TransCanada president and chief executive officer Russ Girling. Image courtesy of TransCanada Corporation/Youtube.

Pipeline firm TransCanada said Thursday it plans to cut about twenty percent of its senior leadership positions this year and will evaluate the need for further staff cuts.

According to the Globe and Mail, the company will axe about one-fifth of its vice-president and senior vice-president positions, most likely through a combination of layoffs and retirements.

A member of the company’s executive leadership team, executive vice-president for operations and engineering Jim Baggs, will also retire.

Further details about the layoffs have not been disclosed.

TransCanada will evaluate the need for layoffs among rank-and-file employees after the round of senior staff cuts, the Globe and Mail added.

The headcount reduction process is expected to be complete by November and follows 185 job cuts at the company’s major projects division in June.

TransCanada employees about 6,000 people, with about 4,000 employees in Canada.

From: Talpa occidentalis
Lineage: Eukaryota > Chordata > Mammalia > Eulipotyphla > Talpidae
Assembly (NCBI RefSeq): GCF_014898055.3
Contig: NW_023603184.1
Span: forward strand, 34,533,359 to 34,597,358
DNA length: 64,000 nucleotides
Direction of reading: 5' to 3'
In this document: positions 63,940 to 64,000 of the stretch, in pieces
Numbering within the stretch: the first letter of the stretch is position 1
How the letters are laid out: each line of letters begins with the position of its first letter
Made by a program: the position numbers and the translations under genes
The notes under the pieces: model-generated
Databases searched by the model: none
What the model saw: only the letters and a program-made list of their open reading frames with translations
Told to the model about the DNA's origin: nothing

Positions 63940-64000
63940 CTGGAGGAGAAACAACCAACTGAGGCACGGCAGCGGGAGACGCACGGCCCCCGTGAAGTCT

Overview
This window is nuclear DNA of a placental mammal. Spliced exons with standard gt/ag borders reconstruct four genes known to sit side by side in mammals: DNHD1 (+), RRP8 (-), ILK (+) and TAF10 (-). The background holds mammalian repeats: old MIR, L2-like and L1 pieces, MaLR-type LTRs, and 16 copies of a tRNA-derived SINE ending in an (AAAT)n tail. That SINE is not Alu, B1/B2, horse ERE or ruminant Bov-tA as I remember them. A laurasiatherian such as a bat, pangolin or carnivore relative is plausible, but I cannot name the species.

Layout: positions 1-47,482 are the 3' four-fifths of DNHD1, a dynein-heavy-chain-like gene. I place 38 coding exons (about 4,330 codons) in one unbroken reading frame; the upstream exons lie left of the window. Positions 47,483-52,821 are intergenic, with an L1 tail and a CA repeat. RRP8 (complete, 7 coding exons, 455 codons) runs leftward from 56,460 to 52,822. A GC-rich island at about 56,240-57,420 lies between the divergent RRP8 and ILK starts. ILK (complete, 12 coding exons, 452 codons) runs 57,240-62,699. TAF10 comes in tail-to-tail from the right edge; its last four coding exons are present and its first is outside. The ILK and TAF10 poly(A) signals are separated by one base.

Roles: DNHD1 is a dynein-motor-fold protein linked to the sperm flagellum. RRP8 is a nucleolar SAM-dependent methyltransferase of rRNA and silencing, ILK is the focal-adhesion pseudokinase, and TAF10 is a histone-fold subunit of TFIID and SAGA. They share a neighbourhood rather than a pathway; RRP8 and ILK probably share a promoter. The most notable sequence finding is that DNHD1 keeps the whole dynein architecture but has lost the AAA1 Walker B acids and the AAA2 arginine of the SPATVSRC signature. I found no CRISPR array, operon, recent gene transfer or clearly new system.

“Falling oil prices and the current environment are having a profound impact on our customers and we must do all we can to drive down costs and pursue our projects more efficiently and strategically,” TransCanada spokesman James Millar told the Global News.

In April, TransCanada delayed the startup of its Energy East pipeline by about two years after scrapping a marine terminal plan that would have impacted a beluga whale habitat, the Financial Post said.

The pipeline is now expected to go onstream in 2020.

The company is also still waiting for its Keystone XL pipeline to win regulatory approval after President Obama vetoed a bill that would greenlight the project in February.

The 830,000 barrel per day pipeline would stretch 1,179-mile from Hardisty, Alberta to Steele City, Nebraska located just north of the Cushing oil hub.

Millar told the Globe and Mail that the cuts are not related to any single project.

TransCanada expects to complete $46 billion in commercial secured projects by the end of this decade, the Global News added.


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